Mark Cuban, Drug Czar: Mavs Owner Is Launching an Online Pharmacy to Help Solve Skyrocketing Prescription Costs

The Mark Cuban Cost Plus Drug Company is building an $11M, 22,000SF drug manufacturing plant in Dallas' Deep Ellum, aiming to "disrupt and disable big pharma." The startup plans to launch an online pharmacy selling 100 of the most commonly prescribed generic prescription drugs at a 15 percent markup plus a $3 dispensing fee.

"Our only goal is to push down the pricing of drugs for every American," the company pledges.

Mark Cuban Cost Plus Drug Company Dallas Deep Ellum

It’s every entrepreneur’s dream: You send Mark Cuban an email out of the blue, pitching an idea that could change an industry. Then he not only replies—he says yes, makes you CEO, and a factory is built to make it all happen. 

It’s no dream. It’s actually happening to Alex Oshmyansky, a Dallas radiologist who had grown frustrated by the current system, where companies called pharmacy-benefit managers (PBMs) manage drug benefits for employers, health insurers, Medicare Part D prescription plans, and other payers.

The problem

As the middle man in a long line of insurers, drug companies, and pharmacy chains, PBMs are supposed to help keep drug costs down.

But according to watchdogs like the Commonwealth Fund, PBMs “may also have an incentive to favor high-priced drugs over drugs that are more cost-effective. Because they often receive rebates that are calculated as a percentage of the manufacturer’s list price, PBMs receive a larger rebate for expensive drugs than they do for ones that may provide better value at lower cost.”

According to the Commonwealth Fund, drug manufacturers say they’ve been forced to raise their prices because of the growing rebates they’ve paid PBMs. A recent analysis cited by the organization shows drug manufacturer rebates to PBMs increased from $39.7 billion in 2012 to $89.5 billion in 2016.

According to the Wall Street Journal, several state attorneys general are probing PBM pricing and rebate practices. And the federal government is reviewing a new Medicare rule that would require rebates negotiated by PBMs to go toward reducing patients’ costs.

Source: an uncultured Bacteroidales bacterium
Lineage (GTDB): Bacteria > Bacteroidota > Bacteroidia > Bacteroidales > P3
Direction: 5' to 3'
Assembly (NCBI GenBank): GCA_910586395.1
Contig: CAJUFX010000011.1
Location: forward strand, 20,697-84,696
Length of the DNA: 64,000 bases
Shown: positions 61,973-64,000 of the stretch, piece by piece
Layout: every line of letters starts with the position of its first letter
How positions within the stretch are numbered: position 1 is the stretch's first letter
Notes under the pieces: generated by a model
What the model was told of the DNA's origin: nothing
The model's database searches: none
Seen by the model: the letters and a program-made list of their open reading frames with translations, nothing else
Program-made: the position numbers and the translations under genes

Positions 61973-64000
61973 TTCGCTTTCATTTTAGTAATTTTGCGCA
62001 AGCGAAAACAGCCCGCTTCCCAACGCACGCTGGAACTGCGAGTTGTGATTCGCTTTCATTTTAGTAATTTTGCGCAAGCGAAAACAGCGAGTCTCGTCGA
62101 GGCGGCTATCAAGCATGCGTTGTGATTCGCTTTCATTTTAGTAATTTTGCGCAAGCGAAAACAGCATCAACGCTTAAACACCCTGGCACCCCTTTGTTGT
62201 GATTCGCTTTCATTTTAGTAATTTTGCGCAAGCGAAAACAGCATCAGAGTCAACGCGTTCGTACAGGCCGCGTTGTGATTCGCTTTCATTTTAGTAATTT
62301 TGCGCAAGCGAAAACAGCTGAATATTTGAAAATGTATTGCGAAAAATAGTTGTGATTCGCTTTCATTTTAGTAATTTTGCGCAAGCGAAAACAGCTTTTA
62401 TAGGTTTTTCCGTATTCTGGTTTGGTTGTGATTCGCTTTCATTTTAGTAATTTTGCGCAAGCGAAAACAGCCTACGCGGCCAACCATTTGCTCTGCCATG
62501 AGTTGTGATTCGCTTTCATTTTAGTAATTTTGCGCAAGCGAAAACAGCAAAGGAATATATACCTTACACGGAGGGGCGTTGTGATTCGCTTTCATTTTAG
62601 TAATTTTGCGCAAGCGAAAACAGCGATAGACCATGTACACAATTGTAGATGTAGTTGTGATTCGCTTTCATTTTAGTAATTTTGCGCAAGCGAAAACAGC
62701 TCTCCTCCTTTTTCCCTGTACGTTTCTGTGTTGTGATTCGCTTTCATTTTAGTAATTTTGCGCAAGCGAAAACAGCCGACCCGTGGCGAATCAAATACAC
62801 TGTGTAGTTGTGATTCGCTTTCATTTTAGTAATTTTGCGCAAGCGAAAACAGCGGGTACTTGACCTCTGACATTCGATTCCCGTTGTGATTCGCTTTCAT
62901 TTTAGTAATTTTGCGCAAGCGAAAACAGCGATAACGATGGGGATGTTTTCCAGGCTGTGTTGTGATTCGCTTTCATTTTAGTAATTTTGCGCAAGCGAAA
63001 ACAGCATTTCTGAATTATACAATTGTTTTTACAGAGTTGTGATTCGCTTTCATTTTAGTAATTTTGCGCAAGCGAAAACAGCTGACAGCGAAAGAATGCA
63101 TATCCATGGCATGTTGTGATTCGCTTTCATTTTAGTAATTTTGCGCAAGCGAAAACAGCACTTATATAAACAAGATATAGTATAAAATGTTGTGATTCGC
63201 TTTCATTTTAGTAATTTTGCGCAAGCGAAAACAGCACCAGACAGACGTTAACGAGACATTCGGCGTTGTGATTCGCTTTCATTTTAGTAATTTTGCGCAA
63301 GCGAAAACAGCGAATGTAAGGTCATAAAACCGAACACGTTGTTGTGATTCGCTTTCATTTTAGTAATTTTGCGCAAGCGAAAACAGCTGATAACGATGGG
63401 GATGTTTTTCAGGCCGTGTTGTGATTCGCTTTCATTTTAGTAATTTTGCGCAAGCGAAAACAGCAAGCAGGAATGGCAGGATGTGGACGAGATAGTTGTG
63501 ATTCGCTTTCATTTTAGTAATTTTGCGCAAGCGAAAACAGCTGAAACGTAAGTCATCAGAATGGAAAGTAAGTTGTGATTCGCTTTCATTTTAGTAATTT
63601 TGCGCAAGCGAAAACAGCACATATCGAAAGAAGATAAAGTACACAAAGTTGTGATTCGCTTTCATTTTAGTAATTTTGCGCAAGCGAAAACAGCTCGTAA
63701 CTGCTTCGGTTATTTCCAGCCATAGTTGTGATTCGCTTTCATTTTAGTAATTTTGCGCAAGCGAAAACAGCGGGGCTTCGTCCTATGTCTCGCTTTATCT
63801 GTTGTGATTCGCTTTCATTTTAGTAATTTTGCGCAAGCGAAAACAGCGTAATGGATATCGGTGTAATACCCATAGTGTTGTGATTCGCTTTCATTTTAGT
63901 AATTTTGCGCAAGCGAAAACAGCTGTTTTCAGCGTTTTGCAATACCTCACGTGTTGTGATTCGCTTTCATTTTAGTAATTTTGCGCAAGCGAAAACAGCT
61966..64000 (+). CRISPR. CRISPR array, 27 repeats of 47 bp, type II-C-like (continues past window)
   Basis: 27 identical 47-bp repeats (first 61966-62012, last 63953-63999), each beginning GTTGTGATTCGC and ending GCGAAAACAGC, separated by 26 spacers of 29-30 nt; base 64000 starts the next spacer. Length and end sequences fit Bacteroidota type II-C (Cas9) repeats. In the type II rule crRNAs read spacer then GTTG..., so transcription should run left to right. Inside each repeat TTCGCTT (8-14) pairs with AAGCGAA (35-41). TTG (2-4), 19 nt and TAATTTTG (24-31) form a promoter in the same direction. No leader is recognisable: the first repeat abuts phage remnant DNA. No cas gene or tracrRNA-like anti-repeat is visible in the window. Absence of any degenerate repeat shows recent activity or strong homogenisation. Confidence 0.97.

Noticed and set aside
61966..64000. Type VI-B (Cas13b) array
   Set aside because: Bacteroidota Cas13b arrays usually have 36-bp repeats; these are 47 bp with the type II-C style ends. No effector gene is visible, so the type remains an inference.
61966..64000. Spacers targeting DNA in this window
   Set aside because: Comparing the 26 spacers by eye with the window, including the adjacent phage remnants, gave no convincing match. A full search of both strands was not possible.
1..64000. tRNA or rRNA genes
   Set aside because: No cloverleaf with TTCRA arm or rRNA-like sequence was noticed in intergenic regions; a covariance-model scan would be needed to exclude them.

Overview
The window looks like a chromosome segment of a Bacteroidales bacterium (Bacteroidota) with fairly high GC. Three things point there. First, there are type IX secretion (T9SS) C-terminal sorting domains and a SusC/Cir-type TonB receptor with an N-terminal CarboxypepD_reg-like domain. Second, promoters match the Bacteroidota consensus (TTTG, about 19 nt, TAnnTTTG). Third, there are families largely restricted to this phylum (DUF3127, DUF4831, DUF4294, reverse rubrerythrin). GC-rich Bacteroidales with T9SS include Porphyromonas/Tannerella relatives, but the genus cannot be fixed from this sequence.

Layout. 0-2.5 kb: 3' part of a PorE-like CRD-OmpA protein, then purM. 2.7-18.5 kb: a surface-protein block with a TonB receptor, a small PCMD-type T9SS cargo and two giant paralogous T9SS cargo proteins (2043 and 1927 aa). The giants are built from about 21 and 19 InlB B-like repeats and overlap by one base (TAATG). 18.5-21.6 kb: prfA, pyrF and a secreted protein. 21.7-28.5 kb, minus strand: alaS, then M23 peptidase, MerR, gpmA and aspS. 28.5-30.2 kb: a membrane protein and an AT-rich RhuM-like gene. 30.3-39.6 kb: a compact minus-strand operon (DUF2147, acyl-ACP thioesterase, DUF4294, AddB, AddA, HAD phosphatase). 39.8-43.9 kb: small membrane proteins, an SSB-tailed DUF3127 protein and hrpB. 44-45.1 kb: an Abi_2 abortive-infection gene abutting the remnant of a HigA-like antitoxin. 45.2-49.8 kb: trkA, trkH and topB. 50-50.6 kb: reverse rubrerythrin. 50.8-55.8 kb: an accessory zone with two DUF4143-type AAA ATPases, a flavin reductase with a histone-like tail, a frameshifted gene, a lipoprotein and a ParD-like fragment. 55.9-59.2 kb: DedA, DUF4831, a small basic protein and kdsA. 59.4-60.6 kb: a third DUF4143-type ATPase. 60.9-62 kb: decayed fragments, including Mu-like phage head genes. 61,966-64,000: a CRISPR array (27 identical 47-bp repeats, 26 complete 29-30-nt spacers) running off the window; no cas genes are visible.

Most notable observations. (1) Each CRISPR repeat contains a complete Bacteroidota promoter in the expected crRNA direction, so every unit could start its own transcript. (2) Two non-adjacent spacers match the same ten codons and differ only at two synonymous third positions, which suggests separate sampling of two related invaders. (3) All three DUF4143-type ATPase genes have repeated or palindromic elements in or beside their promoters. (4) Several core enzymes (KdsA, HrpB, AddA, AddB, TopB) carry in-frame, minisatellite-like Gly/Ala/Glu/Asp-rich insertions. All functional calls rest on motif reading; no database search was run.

Alex Oshmyansky, co-founder and CEO of Mark Cuban Cost Plus Drug Company [Photo: Vision Radiology]

Promising ‘radical transparency’

Dr, Oshmyansky sent his “cold email” to Mark Cuban about three years ago, and it got a hugely positive response from the Dallas Mavericks’ billionaire owner, the Wall Street Journal reports. Cuban told the WSJ that he agreed to fund the company after receiving the pitch—with the aim of selling generic drugs at a transparent, fixed-rate markup. 

To make that happen, the new startup—the Mark Cuban Cost Plus Drug Company—will launch an online pharmacy that will sell 100 of the most-often prescribed generic prescription drugs.

The new company pledges to provide “radical transparency” in how it prices its low-cost versions of high-cost generic drugs. 

We will let everyone know what it costs to manufacture, distribute, and market our drugs to pharmacies,” the company says on its website. “We add a flat 15% margin to get our wholesale prices. This makes sure we remain viable and profitable. There are no hidden costs, no middlemen, no rebates only available to insurance companies. Everybody gets the same low price for every drug we make.”

Selling a $225 pill for only $20

The startup’s first product will be Albendazole, an antiparasitic drug with a current list price of around $225 per tablet. The Mark Cuban Cost Plus retail price? Only $20.

“At the Mark Cuban Cost Plus Drug Company, our cost to make and distribute the drug is approximately $13 per tablet,” the company says on its website. “We add a 15 percent profit margin and charge $15 per tablet as a wholesale price to pharmacies, clinics, hospitals, etc. We then set a manufacturer’s suggested retail price of $20 per tablet. If you have insurance, the price can go down to less than a dollar a tablet.”